- Share this article on Facebook
- Share this article on Twitter
- Share this article on Email
- Show additional share options
- Share this article on Print
- Share this article on Comment
- Share this article on Whatsapp
- Share this article on Linkedin
- Share this article on Reddit
- Share this article on Pinit
- Share this article on Tumblr
An animated fable that may charm patient younger children, The Day of the Crows (Le Jour des corneilles) is of chief interest for adults as the final credit for Nouvelle Vague legend Claude Chabrol, who recorded his vocal contribution not long before his death in September 2010. While skilfully executed using old-school hand-drawn techniques, this adaptation of a 2005 novel by Québécois writer Jean-François Beauchemin otherwise isn’t quite distinctive enough to stand out in an environment so jam-packed with flashier computer-animated rivals.
Release in France and Belgium is set for October 24, though commercial prospects are probably brightest in Beauchemi’s native Canada. This directorial debut from Jean-Claude Dessaint could enjoy a healthy small-screen afterlife on TV and DVD, especially in French-speaking territories. Well received when world premiering at Annecy´s influential animation festival in June, it will reap plentiful bookings at similar events and the Chabrol ‘USP’ will also guarantee a certain level of exposure at more general festivals.
The vast majority of Chabrol’s own features were unmistakeably French from root to branch, but Dessaint and scripwriter Amandine Taffin take considerable pains to avoid geographical specifics. So while much of the action unfolds in what looks, sounds and feels like rural France in the 1920s or 1930s, the picture also has one foot in the realms of timeless fairytales.
Combining elements of Shrek and Truffaut’s The Wild Child – with touches of M Night Shyamalan´s The Village and, in the final third, Ken Loach‘s Kes – the story focuses on the ogre-like ‘Pumpkin’ (voiced by Jean Reno) who has raised his semi-feral young son (Lorànt Deutsch) in an isolated forest hut. The nameless lad has been raised in ignorance and fear about the mysterious ‘World Beyond.’
But after his father is badly injured in a fall, Junior intrepidly ventures outside the forest´s cozy confines for the first time. Encountering civilization in the form of the village which Pumpkin fled years before, the undomesticated boy seeks help from the local doctor (Chabrol) and is given a crash-course in “normal” living by the doctor´s young daughter Manon (Isabelle Carré).
Despite its title, The Day of the Crows lacks significant corvine involvement until after an hour has passed, when our young, slingshot-wielding hero finds and spares a critter who duly becomes his faithful feathered friend. This chummy crow is even able to approximate speech via expressive cawing, and the delightfully engaging boy-bird business might profitably have been expanded.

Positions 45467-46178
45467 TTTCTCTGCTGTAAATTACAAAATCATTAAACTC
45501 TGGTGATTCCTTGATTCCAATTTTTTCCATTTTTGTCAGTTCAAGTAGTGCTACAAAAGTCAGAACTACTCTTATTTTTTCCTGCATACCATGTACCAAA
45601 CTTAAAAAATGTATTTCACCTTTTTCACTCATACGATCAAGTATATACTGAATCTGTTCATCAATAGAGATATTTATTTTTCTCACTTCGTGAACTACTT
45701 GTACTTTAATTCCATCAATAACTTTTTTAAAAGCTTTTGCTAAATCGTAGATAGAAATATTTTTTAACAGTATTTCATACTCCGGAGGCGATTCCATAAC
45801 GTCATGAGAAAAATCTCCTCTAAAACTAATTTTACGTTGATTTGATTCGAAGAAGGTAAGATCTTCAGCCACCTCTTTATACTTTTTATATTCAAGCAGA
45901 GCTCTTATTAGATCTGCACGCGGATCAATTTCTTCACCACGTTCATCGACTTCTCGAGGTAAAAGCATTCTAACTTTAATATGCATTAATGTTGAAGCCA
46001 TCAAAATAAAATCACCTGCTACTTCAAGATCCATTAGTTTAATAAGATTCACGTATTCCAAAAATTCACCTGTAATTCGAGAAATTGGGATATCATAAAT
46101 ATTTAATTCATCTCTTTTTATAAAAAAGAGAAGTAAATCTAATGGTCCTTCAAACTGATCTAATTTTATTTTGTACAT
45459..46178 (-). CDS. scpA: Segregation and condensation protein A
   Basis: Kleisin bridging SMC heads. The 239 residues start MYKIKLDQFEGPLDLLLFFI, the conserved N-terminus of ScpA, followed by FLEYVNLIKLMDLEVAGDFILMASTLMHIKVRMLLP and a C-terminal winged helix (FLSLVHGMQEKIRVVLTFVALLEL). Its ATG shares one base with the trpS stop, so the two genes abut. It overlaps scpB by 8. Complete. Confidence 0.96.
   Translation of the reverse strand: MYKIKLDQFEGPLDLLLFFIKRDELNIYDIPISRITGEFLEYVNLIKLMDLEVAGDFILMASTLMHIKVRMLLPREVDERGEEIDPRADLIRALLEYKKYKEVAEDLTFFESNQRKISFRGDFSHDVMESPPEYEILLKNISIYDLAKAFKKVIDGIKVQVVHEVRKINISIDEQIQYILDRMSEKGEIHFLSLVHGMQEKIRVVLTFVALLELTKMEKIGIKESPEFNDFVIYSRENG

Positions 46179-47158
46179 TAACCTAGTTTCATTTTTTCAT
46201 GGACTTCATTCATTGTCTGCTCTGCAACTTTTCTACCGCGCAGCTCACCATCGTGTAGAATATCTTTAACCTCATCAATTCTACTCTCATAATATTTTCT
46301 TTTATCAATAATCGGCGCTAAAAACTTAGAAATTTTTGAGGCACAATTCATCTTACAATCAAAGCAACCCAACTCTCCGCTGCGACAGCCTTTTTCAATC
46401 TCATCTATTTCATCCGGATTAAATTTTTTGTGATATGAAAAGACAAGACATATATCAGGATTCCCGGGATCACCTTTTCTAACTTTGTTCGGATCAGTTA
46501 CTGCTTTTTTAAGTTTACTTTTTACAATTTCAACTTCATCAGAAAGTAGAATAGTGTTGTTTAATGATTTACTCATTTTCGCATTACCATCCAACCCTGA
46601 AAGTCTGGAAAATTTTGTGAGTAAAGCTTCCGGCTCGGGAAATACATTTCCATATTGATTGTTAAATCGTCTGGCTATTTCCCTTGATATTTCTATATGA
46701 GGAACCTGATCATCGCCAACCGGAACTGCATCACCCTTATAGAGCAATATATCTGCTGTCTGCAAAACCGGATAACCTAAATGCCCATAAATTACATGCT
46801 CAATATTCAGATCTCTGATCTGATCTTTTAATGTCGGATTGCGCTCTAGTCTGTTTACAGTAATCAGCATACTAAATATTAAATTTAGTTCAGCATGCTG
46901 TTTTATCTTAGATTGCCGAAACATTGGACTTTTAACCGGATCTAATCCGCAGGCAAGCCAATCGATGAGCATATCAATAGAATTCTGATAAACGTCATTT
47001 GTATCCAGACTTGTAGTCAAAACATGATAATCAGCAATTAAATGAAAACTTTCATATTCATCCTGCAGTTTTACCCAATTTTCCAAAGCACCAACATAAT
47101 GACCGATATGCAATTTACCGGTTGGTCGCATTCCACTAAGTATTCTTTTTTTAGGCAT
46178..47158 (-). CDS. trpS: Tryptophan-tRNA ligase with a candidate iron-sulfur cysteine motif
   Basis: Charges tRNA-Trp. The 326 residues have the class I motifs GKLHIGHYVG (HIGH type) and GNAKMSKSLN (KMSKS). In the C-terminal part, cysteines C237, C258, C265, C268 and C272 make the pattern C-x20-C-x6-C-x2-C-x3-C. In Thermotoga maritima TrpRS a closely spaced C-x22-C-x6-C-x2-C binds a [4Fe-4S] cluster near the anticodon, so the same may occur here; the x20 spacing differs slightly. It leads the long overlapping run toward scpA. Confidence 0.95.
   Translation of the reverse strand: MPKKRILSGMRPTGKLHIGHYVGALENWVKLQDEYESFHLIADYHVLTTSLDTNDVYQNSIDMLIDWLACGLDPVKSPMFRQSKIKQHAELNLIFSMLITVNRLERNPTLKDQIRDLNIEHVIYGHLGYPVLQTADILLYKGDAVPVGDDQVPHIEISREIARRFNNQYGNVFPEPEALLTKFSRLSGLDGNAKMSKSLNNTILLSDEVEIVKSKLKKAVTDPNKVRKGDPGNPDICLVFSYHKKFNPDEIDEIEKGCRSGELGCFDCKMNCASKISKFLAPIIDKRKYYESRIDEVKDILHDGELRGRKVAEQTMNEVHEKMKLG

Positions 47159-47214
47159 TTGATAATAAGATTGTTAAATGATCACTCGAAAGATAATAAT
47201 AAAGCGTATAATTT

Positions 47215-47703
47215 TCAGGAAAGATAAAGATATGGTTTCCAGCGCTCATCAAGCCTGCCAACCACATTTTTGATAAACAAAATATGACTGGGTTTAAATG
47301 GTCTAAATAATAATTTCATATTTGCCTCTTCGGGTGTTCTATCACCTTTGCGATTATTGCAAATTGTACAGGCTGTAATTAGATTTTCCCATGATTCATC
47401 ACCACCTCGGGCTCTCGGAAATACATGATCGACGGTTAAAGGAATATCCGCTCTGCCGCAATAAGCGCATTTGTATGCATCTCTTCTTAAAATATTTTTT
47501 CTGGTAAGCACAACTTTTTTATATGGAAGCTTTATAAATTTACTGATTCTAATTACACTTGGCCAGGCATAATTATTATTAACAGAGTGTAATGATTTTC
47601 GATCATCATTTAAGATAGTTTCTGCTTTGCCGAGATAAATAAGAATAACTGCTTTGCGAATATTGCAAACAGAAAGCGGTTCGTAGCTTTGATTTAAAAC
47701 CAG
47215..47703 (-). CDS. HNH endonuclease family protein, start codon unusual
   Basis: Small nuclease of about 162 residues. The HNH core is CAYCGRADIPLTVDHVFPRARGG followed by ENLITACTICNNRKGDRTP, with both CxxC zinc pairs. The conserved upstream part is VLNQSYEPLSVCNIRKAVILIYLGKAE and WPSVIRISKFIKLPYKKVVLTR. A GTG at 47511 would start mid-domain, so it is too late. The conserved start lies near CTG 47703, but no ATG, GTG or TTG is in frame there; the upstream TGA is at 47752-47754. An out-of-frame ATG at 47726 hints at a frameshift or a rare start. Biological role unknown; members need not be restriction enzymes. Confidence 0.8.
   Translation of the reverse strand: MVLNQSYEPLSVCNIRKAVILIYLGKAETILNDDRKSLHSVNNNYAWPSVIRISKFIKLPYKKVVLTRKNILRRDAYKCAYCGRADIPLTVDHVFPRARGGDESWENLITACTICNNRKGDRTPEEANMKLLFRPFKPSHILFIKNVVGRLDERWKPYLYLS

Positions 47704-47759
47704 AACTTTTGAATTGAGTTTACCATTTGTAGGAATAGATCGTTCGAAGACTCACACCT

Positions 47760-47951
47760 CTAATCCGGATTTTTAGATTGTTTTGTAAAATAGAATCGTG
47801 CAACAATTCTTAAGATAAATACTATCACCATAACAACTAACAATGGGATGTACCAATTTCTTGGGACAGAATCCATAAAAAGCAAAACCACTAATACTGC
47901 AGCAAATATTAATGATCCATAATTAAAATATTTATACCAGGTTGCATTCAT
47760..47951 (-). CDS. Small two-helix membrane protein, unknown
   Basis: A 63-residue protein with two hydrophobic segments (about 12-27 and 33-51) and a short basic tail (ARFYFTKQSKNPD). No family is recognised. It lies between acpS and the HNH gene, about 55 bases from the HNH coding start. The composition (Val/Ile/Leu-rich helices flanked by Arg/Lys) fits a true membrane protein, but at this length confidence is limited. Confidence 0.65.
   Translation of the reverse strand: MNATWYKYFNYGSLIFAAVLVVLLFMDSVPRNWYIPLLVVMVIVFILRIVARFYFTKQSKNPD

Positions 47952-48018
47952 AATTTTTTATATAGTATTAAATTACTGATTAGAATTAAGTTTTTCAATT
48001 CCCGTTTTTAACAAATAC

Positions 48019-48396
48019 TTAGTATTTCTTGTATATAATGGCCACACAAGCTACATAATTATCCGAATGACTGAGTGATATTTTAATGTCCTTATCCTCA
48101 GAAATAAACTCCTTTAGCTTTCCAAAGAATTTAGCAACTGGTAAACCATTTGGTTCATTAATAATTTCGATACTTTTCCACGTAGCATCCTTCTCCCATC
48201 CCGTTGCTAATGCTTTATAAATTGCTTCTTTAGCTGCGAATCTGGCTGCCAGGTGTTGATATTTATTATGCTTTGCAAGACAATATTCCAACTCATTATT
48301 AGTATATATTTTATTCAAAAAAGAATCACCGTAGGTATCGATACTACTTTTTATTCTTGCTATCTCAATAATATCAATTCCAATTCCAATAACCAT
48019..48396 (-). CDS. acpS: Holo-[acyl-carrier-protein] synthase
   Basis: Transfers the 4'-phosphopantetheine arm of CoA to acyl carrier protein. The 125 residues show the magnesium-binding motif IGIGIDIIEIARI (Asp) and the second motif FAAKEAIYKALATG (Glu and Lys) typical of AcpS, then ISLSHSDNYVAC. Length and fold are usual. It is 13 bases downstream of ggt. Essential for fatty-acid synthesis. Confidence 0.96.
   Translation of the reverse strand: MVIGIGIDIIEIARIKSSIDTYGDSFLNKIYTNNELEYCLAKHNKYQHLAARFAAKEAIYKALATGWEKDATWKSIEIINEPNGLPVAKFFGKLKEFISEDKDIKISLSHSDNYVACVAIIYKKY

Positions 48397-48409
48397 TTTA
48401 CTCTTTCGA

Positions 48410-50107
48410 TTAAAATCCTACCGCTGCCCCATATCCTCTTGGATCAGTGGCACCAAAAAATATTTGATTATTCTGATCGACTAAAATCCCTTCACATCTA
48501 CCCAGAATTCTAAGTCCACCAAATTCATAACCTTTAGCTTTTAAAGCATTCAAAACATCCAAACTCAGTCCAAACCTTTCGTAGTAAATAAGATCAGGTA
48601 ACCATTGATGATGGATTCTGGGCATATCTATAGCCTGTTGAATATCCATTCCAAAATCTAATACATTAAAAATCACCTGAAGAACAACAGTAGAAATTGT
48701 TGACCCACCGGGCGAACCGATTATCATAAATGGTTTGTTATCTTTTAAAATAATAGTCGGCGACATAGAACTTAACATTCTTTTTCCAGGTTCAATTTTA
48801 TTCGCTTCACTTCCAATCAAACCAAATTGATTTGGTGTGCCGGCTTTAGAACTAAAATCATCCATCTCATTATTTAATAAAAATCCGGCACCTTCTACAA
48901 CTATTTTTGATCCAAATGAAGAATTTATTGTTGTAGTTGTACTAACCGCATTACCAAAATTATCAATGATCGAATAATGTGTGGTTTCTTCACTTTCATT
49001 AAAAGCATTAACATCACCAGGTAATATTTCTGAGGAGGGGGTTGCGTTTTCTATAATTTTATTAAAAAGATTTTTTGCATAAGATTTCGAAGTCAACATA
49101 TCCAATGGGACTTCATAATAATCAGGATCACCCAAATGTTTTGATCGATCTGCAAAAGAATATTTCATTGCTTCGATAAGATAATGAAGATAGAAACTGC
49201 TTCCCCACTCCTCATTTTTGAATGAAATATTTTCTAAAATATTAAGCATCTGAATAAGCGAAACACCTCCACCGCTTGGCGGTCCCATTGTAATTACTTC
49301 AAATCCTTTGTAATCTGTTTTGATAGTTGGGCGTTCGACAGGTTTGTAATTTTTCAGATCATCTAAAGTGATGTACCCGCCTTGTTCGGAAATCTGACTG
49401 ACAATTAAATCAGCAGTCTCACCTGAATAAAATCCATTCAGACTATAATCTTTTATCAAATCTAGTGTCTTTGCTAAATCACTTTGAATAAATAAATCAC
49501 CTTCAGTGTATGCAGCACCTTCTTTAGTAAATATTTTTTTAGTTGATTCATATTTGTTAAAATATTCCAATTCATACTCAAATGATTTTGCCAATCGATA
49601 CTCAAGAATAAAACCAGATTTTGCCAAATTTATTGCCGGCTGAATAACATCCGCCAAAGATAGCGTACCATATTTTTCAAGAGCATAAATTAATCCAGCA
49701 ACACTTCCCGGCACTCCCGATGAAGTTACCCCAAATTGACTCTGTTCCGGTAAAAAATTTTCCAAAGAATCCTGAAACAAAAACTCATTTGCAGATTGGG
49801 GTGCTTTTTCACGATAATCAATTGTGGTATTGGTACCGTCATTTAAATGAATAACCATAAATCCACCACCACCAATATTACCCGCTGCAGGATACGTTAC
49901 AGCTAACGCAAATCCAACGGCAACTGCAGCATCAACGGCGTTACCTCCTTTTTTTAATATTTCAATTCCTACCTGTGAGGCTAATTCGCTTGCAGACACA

Dessaint and Taffin are rather more interested in resolving the stormy relationship between Pumpkin and his child, which involves flashbacks explaining the family´s tragic backstory, and interventions from the friendly, half-human, half-animal “spirits” of the forest – who include the boy´s late, now fawn-headed mother. Such mute, anthropomorphized presences endow proceedings with a visual flavor of Japanese master Hayao Miyazaki’s creations, though Dessaint – who worked on 2011’s Cesar-winning The Rabbi’s Cat – largely sticks to a more conventional approach.
As supervised by artistic director Patrice Suau, backgrounds are lush and colorful in the style of 19th century French landscape painting – more Manet than Monet. By contrast the human characters, especially Pumpkin’s scrawny, antenna-haired son and the t-shirt-sporting Manon, have a much more contemporary look, and indeed wouldn´t look massively out of place in a Peanuts cartoon. Simon Leclerc´s lively score strikes largely familiar notes in a production which pays faithful homage to its creative forebears without quite establishing a fresh voice or mythology of its own.
The lengthy period of production and post-production, par for the course with such animations, is meanwhile indicated not only by Chabrol’s warm posthumous performance but also by a Pixar-style end-roll list of nearly thirty new arrivals.
Venue: San Sebastian – Donostia Film Festival, Spain (New Directors), September 23, 2012.
Production companies: Finalement, Walking the Dog
Cast: Jean Reno, Lorànt Deutsch, Isabelle Carré, Claude Chabrol, Chantal Neuwirth, Bruno Podalydès
Director / Editor: Jean-Christophe Dessaint
Screenwriter: Amandine Taffin, based on the novel by Jean-François Beauchemin
Producer: William Picot
Co-producer: Eric Goossens
Director of photography: Patrice Suau
Music: Simon Leclerc
Sales agent: Le Pacte, Paris
No MPAA rating, 95 minutes
Sign up for THR news straight to your inbox every day